Oak Flat Fire, Grants Pass OR
For the third consecutive year, I have had the privilege of working with LonAire Flying Service Inc. of Miles City, Montana, most recently in August during the Oak Flat fire west of Grants Pass, Oregon.
Fires in the Pacific Northwest are typically large in comparison, due primarily to the extremely rugged and inaccessible terrain. Combine the topographical features along with that of the smoke inversion and lack of visibility, and you have the prime ingredients for an aerial disaster.
As a contractor, Mr Leslie provides an air tactical platform with state of the art technology along with a truly skilled and professional pilot, to meet the requirements of a critical and very demanding position over these fires.
As “eyes in the sky”, the aerial platform is asked to, and some times required to fly in almost zero visibility, while maintaining a presence and communications with people on the ground....the sole purpose being, safety to those ground forces working in the close proximity to the fire.
For the second year in a row, Mr. Leslie has raised the bar to new levels for other contractors to follow. The season of 2009 was the first ever Infrared system installed on a Call When Needed aircraft, and the ability to send pictures of the fire by way of electronic devices.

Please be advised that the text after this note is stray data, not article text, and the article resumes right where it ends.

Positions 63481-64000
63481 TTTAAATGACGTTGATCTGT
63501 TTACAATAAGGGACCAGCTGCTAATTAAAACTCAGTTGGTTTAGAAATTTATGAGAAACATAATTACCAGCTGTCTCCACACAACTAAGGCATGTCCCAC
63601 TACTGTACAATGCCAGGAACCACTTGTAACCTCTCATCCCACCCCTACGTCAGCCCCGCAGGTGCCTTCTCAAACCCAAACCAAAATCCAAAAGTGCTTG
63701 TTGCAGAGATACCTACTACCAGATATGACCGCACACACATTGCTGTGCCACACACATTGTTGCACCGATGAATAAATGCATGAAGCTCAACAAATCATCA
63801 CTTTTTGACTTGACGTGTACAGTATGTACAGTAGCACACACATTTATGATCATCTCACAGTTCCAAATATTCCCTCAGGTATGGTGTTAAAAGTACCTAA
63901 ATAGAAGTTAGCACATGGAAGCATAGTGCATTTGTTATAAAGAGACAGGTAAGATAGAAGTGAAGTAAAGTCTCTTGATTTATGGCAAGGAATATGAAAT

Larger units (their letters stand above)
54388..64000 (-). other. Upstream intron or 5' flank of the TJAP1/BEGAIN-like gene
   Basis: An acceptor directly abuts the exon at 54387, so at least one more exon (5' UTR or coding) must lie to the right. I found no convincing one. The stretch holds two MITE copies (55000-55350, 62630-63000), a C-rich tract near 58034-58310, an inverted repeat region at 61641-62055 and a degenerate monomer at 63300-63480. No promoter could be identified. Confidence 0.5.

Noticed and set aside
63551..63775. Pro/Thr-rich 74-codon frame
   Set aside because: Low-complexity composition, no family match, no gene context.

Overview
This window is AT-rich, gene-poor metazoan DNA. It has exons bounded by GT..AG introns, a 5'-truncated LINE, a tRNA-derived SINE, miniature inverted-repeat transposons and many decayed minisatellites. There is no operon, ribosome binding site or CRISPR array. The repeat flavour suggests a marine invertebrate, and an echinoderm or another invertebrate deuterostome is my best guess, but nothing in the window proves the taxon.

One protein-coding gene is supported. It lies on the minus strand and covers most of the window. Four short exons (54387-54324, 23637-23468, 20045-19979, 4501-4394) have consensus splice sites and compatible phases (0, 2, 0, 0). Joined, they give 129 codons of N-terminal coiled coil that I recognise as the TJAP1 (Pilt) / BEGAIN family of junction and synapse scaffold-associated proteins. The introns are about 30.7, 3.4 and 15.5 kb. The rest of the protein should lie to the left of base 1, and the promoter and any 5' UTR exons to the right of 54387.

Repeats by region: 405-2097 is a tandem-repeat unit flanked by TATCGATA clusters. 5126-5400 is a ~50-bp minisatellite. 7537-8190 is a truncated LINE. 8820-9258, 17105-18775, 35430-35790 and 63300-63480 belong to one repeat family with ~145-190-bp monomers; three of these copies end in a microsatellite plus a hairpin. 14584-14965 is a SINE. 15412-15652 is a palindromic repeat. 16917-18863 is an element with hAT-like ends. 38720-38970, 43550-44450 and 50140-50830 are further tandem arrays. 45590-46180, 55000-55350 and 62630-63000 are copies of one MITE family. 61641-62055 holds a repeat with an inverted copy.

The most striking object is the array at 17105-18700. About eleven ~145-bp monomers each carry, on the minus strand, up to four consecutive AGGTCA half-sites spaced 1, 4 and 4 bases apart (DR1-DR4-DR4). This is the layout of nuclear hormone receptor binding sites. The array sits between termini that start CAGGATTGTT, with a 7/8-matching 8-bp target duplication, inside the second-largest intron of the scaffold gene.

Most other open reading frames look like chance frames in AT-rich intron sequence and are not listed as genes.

For the 2010 fire season, Mr. Leslie made available a Gimbaled Infrared system capable of locking on targets, zoom, Latitude and Longitude display, recording, and most importantly the ability to transmit live video to ground personnel. Fire managers for the first time, could view the fire and make tactical decisions based on actual and real-time videos.
As an Air Tactical Group Supervisor the state of the art technology provided by this aircraft and this company, has given me the ability to do my job at a previously unheard of, and unprecedented levels of safe, effective, and efficient service to aerial, as well as, the people on the ground.
I look forward to working with LonAire during the summer of 2011 and beyond.
If there are questions regarding the use of LonAire as an air tactical platform, please feel free in contacting me anytime. I can be reached by cell 530-598-0821.
Air Tactical Group Supervisor - Oregon/ California Incident Management Team
Provide Air Attack Platform and Pilot for Oak Flat Fire
The added capapbilities of IR camera and the ability to fly at night and see through inversions layers was essential in our success at reducing acres burned, thus reducing the over-all cost of the fire. We were able to detect and safely deploy resources on spot fires that we otherwise would not have detected until the following operational period. In addition we were able to cost/share with other fires and forests due to the aircrafts ability to fly extended shifts/fly at night during IA and get an accurate size-up and resources needed to control their fires.
The air attack platform exceeded my expectations with the ability to extend customary air attack shift lengths. With the addition of a second pilot we were able to fly early in the mornings for fire status and mapping missions, giving updates prior to deployment of resources and to validate the tactical plans for the operational shift and to fly into the night time hours during critical burn-out operations and extreme fire behavior conditions.